As far as I know, to non-polar molecules like CF4 and C2H6, boiling point is mainly affected by the London dispersion force.

As a result, molecules with more protons and electrons normally have higher boiling points.

However, CF4 (34 electrons) has a boilng point of -128°C, while C2H6 (18 electrons) has -89°C.

Also, I find it puzzling that fluorides tend to have abnormally low boiling points.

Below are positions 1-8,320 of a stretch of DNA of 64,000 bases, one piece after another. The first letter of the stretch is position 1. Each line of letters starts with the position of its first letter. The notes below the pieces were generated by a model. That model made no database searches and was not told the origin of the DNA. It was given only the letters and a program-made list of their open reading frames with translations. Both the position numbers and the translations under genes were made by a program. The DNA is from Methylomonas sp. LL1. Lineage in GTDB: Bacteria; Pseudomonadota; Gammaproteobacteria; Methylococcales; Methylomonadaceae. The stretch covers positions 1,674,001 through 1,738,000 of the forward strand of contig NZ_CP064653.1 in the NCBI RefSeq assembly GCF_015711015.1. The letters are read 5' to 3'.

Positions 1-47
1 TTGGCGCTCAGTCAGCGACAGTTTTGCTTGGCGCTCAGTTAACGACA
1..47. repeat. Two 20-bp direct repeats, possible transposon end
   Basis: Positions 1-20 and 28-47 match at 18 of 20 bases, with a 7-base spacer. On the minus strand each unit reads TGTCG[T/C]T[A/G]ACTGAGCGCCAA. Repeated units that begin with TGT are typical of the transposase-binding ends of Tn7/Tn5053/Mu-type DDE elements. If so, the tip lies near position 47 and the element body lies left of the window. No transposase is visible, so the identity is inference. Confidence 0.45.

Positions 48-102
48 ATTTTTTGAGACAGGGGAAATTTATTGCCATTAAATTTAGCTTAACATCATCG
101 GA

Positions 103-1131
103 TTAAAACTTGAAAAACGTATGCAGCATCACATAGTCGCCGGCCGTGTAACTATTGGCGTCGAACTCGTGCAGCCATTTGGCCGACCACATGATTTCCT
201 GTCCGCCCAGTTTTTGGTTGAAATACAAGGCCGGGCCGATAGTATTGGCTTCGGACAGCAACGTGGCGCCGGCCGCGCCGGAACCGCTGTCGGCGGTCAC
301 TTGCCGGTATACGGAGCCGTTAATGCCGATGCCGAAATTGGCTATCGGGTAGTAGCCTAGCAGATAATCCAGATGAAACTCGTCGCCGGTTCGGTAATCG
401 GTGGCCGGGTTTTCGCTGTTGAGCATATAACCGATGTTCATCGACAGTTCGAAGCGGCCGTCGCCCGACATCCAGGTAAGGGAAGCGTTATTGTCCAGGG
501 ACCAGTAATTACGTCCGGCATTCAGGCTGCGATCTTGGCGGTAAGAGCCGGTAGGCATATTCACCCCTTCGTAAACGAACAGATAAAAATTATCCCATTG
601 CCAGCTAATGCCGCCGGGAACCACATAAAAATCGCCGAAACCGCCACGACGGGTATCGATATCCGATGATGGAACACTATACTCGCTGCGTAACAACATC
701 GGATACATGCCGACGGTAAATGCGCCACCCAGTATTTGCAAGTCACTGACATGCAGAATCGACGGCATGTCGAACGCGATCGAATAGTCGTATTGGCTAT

For example (the below are all boiling points of compounds with a benzene ring)
C6H6 80.1 °C
C6F6 80.2 °C
C6Cl6 322 °C
C6Br6 418 °C
C6I6 531 °C
It seems to me that fluorides are the abnormal ones. Despite having a lot more electrons than benzene, the boiling point is almost the same.

Is there something I'm missing?


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